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Microsoft SAM Optimization Model vs. ISO/IEC 19770-1

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David Bicket of M-Assure presented an update on ISO activity across the SAM Industry at the BCS SAM Networking event in London last week. One development David mentioned was a recent update to the Microsoft SAM Optimization model.

David mentioned the material had been updated by Microsoft in September to reflect the newly revised ISO SAM standard but it looks like the Microsoft website has not been updated yet. However there is a still lot of info here:

http://www.microsoft.com/sam/en/us/optmodel.aspx

The Microsoft SAM Optimization Model

“The [Microsoft] SAM Optimization model is aligned with the Infrastructure Optimization Model (IO) and provides a framework to accurately evaluate SAM processes, policies and tools”.

As with most Microsoft collateral found online, the Microsoft SOM material falls short of providing organizations with a full description of how to progress, but has been designed so that a Microsoft partner (or any other SAM partner) can guide you through the process.

Critics of the SOM model might argue that it is too basic but I believe, given the SAM maturity of most organizations today, it is a good tool for providing organizations some high level pointers.

The Optimization model assigns organizations to four levels of maturity:

  1. ‘Basic SAM’ – Management of software is ad-hoc and inconsistent
  2. ‘Standardised SAM’ – We track assets but probably don’t make best use of the data we collect
  3. ‘Rationalized SAM’ – We are actively managing assets throughout their lifecycle
  4. ‘Dynamic SAM’ – We are leveraging SAM for competitive advantage.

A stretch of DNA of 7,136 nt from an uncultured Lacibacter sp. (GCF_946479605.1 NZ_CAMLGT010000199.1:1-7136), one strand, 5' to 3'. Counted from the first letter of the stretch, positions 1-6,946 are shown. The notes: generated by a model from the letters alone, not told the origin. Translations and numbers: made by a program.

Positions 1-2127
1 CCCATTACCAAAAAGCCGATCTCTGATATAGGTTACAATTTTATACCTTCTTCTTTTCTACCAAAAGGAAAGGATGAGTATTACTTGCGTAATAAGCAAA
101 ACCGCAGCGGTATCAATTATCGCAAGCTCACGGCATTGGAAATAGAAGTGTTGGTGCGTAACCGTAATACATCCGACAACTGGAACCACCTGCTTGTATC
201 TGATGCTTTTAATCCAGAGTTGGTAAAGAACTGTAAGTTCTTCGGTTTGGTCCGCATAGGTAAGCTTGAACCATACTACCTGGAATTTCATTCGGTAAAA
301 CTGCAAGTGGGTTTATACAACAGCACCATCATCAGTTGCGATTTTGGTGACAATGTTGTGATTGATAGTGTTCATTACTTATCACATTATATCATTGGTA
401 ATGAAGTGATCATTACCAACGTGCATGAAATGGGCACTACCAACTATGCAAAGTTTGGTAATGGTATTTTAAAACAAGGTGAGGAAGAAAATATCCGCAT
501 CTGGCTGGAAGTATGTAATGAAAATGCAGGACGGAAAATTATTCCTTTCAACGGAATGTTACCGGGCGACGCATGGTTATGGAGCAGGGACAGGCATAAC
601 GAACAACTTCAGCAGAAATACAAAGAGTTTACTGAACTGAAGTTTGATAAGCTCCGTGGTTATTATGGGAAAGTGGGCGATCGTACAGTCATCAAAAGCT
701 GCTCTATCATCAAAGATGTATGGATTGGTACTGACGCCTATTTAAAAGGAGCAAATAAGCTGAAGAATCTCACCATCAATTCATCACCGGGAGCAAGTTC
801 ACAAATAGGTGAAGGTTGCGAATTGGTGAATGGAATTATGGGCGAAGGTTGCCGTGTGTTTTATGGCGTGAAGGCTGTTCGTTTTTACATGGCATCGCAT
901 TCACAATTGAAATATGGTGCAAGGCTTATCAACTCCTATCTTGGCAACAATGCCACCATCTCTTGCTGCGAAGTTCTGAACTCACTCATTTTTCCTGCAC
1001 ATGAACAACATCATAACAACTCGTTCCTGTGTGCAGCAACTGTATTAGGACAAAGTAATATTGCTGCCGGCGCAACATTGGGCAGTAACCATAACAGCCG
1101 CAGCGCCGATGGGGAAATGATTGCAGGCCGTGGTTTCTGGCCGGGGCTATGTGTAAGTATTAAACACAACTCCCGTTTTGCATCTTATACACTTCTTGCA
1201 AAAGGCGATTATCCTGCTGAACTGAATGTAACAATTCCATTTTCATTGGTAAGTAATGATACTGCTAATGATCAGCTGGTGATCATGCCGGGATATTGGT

Or in more simple terms you might summarize the levels as:

  1. We’re not doing SAM
  2. We’ve started doing SAM
  3. We’re doing it properly
  4. We’re reaping the full benefits

The aim is to benchmark your organization against the model and identify next steps to make progress with SAM.

It should be noted that an organization might not want to progress to level 4. Just as an organization might not want to provide 99.999% availability for a service when 99.95% will do. An organization needs to judge the likely benefits versus the cost and effort involved. Similarly an organization may be at different levels of maturity for each competency.

Microsoft SOM in Practice

I used this model on a recent engagement with a client who was looking to get started with SAM. What I like most about using this model is that there are only 10 focus areas, so the client is not bombarded with SAM science, but has a concise summary of areas for improvement.

Once the organization begins to make progress, they make a judgement call as to whether they want to benchmark themselves against more sophisticated models such as the full ISO/IEC 19770-1 SAM standard.

How does the Microsoft SAM Optimization Model align to ISO/IEC 19770-1?

In a nutshell David Bicket suggested that Rationalized is ‘largely equivalent’ to Tier 1 of the SAM Standard and Dynamic is ‘largely equivalent’ to Tier 4. So it soon becomes obvious that an organization just starting out with SAM might be best to get to grips with the Microsoft SAM optimization model first (see diagram).

The Microsoft SAM Optimization model uses 10 core competencies that align themselves to ISO/IEC 19770-1

Organizational Management

  • SAM throughout the organization
  • SAM improvement plan

SAM Inventory Processes

  • Hardware and software inventory
  • Accuracy of inventory

SAM Verification

  • License entitlement
  • Periodic evaluation

Operational Management and Interfaces

Lifecycle process interfaces

  • Acquisition Process
  • Deployment Process
  • Retirement Process

The result of these five ISO categories and ten competencies lead us to ten questions we can ask to evaluate SAM maturity.

In a future article we can take a look at the questions in more depth and suggested recommendations.

More info here: http://www.microsoft.com/sam/en/us/optmodel.aspx

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Martin Thompson

Martin is owner and founder of the The ITAM Review and The ITSM Review. Martin is also founder and Chair, Campaign for Clear Licensing. A contributor to the British Computer Society (BCS) Configuration Management Group and contributor to the UK itSMF UK Service Transition SIG. Learn more about him here and connect with him on Twitter or LinkedIn.

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